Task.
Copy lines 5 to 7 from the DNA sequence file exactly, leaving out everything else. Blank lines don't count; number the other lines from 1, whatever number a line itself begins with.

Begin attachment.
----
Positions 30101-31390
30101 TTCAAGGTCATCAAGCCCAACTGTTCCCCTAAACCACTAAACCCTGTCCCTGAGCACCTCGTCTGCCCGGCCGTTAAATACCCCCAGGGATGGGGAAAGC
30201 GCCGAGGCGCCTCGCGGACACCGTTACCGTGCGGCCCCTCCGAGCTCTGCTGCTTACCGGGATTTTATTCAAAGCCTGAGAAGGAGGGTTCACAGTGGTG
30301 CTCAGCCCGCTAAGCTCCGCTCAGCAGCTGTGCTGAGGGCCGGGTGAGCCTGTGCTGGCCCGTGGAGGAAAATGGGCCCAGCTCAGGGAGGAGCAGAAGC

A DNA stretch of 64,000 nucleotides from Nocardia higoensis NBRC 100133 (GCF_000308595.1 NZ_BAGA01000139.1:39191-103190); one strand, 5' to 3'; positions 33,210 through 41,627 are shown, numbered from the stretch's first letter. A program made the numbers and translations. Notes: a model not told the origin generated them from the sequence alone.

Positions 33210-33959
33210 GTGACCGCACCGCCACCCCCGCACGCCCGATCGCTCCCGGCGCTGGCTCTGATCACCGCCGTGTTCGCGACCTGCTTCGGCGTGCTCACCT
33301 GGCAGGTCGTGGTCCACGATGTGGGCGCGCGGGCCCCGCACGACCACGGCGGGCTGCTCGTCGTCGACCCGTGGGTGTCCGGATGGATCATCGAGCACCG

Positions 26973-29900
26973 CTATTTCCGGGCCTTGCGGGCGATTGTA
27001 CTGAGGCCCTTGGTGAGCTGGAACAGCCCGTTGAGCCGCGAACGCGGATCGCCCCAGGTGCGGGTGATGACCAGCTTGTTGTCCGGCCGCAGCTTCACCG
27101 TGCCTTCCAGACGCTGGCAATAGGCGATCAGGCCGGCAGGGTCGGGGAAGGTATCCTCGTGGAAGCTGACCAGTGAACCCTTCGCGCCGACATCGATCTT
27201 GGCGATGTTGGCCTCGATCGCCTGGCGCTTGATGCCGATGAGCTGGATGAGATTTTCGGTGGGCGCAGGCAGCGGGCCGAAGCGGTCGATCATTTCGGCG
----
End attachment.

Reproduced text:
A DNA stretch of 64,000 nucleotides from Nocardia higoensis NBRC 100133 (GCF_000308595.1 NZ_BAGA01000139.1:39191-103190); one strand, 5' to 3'; positions 33,210 through 41,627 are shown, numbered from the stretch's first letter. A program made the numbers and translations. Notes: a model not told the origin generated them from the sequence alone.

Positions 33210-33959
33210 GTGACCGCACCGCCACCCCCGCACGCCCGATCGCTCCCGGCGCTGGCTCTGATCACCGCCGTGTTCGCGACCTGCTTCGGCGTGCTCACCT